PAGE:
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Occupy E Street
Bruce and the gang have just unleashed what is their angriest and most politicised record yet, a scathing attack on the railroading of the American Dream by political and corporate fat cats. Stuart Clark journeys to Paris to meet The Boss who also waxes lyrical about Obama, Catholicism, Joe Strummer, Dylan, being a hopeless music fan and why it’ll take four people to replace Clarence Clemons
Stuart Clark, 20 Mar 2012
“A big promise has been broken. You can’t have a United States if you’re telling some folks that they can’t get on the train. There’s a cracking point where a society collapses.”
As with the aforementioned Nebraska and The Ghost Of Tom Joad, Wrecking Ball is almost a series of one-act plays.
“Every song introduces you to a slightly different character, and then at the end I’ve got to find a way to mesh their stories together, and not necessarily to answer the question that I asked, but to move the question forward. It’s a very delicate dance and you don’t want to alienate the people you’re speaking to.”
It’s not all gloom, doom and “let’s line every banker up against the wall and shoot the fuckers” though.
“The record has to expand emotionally, spiritually,” Bruce reflects, “and it’s got to throw you a good time.”
Another reason this isn’t your typical E Street Band album is that there’s a new guy, Ron Aniello, in the producer’s chair.
“Ron had worked on a few of Patti (Scialfa)’s records previously, and I was actually working on another record before this record. I spent on-and-off about a year on that one before I threw it out, which is something I do every once in a while. He came in to help me finish that one, and as we went along, a few of the songs started to come up for this record. He had a lot of fresh ideas about the music, and he had a large library of sounds — alternative and hip-hop elements — and we used quite a bit of different looping techniques. It was just a very different experience, really, with the two of us in the studio. Each one of the songs started off as kind of a folk song, with just me and the acoustic guitar, and then everything else got slipped on.”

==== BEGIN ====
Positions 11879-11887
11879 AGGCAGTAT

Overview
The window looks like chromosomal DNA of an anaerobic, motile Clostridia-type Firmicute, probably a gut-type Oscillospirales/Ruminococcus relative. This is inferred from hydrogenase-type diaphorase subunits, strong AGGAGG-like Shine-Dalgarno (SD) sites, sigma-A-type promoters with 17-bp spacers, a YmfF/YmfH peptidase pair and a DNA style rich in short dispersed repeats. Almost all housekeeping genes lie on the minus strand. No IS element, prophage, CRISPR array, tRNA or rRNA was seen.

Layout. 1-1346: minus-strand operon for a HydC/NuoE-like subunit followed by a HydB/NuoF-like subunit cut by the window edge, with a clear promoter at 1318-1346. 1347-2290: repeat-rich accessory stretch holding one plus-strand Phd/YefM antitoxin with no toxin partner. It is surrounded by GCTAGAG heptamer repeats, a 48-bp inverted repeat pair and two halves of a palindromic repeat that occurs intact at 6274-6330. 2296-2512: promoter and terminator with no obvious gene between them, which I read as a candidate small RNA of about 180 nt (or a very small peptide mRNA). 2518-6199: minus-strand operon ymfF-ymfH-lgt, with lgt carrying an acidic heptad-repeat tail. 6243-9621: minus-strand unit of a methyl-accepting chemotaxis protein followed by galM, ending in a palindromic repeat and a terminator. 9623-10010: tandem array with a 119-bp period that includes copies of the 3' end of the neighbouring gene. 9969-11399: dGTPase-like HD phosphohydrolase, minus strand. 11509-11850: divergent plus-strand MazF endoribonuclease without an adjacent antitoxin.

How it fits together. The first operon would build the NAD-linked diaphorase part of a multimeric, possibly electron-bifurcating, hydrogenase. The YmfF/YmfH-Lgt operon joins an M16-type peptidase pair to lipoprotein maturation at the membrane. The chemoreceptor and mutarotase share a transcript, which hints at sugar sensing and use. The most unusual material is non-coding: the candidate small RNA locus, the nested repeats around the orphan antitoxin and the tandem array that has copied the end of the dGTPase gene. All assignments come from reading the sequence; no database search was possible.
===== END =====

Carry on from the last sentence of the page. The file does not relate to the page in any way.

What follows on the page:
Asked whether he clocks in and clocks off like the ‘60s Brill Building songwriters he’s so in awe of, Bruce observes: “I don’t set aside any time in the day. I write when the fire gets lit, and then I do it in spare time. I work at home, so there’s always something going on — somebody needs to be picked up from school, somebody needs to be dropped off at school. But it doesn’t take me long, like it used to. ‘We Take Care of Our Own’, ‘Shackled And Drawn’ and ‘Rocky Ground’ came along for almost a gospel album package I was thinking about. And then the other things came very quickly, one after another, as soon as I found the voice that I was going to use. The inspiration thing, if that’s what you’d call it, it’s like a visitation. Something happens where suddenly it’s like the planets aligning. The times, what’s in the air, what’s inside of you, there’s your craft, your skills... and suddenly they go ‘click!’ and ‘zoom!’ and then ‘bang!’”